had similar ceilings (with other colors predominant) in the second
floor bedrooms These ceiling beams appear to be solid, but they
are actually boxed, as can be seen from the attic window overlooking
the second-floor center hall. We had an expert do some restoration
on this ceiling. We did some restoration on portico ceilings where
needed. Another major item for restoration was the peeling gray
paint on the walls of the great halls. This was carefully removed
to reveal the original light finish - on the walls and the four
great ionic columns in the large center hall of the Piano Nobile
Doors were made where they were missing
There were no outside heavy wooden doors on the second floor - just
paned glass and part wood doors - with insets surrounding the doors
of colored glass (probably added in the nineteenth century) This
was on the second floor of the villa leading to the balconies to
the north and to the south.
On the south side there was also a door missing to the second-floor
east side stairway to the south rooms and the two balconies - leaving
an open staircase where a second-story-man could enter the house
with ease. We had these large doors made and the special “antique”
metal work created for them.
Upstairs, we took several antique bedroom doors to Florence to
repaint and decorate. Downstairs, the beautiful antique doors were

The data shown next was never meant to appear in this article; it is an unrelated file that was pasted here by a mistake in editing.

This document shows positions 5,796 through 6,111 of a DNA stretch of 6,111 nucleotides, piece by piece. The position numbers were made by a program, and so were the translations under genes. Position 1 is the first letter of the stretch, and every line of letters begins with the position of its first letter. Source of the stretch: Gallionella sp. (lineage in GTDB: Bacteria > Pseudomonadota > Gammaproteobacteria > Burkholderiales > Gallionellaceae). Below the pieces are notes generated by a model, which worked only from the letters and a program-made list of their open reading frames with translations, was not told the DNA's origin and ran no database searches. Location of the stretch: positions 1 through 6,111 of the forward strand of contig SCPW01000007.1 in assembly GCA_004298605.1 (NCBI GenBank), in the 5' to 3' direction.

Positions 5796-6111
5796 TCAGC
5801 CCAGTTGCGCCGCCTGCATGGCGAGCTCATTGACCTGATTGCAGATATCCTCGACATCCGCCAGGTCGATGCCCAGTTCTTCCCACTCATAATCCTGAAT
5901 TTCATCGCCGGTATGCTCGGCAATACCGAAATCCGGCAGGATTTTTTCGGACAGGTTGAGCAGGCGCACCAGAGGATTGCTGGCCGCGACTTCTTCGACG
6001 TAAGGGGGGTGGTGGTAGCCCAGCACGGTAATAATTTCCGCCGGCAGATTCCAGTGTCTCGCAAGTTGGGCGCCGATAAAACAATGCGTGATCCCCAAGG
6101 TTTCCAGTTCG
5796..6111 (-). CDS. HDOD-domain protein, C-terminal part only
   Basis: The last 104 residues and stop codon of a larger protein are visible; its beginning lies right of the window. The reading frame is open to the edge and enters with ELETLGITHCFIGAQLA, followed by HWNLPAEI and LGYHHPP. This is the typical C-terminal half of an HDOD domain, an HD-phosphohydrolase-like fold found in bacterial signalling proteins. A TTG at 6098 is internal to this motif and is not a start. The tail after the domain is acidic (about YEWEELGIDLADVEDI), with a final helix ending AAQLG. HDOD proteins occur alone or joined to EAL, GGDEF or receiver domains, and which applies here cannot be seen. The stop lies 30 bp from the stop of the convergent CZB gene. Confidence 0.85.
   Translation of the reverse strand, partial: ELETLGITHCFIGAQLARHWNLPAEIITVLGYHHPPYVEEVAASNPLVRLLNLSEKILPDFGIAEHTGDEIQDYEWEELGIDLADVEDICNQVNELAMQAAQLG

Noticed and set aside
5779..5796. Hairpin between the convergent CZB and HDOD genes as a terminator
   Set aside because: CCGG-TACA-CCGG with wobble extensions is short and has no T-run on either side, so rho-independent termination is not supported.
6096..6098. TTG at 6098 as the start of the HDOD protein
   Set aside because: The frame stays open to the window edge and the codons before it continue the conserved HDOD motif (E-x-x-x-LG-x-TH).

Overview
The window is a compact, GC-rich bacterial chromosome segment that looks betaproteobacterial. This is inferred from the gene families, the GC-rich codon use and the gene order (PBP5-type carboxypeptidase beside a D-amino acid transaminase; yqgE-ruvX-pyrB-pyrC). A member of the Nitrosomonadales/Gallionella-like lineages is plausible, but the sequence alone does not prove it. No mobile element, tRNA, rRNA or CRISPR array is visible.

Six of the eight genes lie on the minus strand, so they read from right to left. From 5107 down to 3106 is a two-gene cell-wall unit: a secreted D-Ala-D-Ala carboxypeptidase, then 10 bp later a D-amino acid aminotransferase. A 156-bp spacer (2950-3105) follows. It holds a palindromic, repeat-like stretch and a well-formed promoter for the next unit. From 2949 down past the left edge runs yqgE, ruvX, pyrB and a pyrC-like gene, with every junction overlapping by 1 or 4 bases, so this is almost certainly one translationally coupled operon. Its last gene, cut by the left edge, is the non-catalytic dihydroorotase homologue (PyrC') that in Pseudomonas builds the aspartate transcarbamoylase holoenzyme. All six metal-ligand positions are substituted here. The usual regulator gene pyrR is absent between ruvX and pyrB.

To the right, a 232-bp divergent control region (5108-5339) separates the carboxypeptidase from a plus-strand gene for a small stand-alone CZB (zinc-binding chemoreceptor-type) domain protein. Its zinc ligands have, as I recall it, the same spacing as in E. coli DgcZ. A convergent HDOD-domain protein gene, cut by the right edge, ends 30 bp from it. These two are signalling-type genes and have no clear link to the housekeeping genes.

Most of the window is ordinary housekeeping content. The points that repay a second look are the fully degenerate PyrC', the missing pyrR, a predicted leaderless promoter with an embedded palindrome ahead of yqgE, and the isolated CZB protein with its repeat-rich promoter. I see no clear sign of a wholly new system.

refinished and repaired where necessary.
We were told that the roof had been worked on - beams in the attic
supporting the roof had been checked and repaired by the Council
(Ente) and replaced where necessary and the shutters had
been repaired as they had been worn and broken as happens over the
years. However, after fifteen years, we again restored the shutters.
Mr. Marulli took them down and repaired them individually and put
them back and painted them.
Souvenirs of World War II
The exterior, the parts outside of the villa itself was something
else. First I noticed deep bullet marks on the plaster of the large
pillar-posts by the wall and gates in front of the villa. I inquired
as to whether these bullets had come from German planes during the
war. I was told that no, that American planes were responsible for
the damage to the posts and also for the blowing out of the windows
on the west side of the villa.
I immediately ordered that all of the damaged plaster on the posts
be removed, leaving only the bricks showing. I hoped that the townspeople
had forgotten all about the war, Only later, I found that when the
Americans finally arrived they gave food to the citizens, which
was much appreciated. One man told me that he would have starved
but for the Americans.
We were told that the German major who was occupying the villa
during the war, left on foot - walking west toward Castelfranco
as the Americans approached.. German soldiers also occupied the
barchese along the street beside the villa during the war,
but we are told that they did not harm the villa. The Mariotto family
lived in part of the building next to the villa and Ilario’s
mother cleaned the villa for the German major. Ilario was born and
raised in an apartment on the second floor of that barchese.
A central location. Advantages of having the villa in the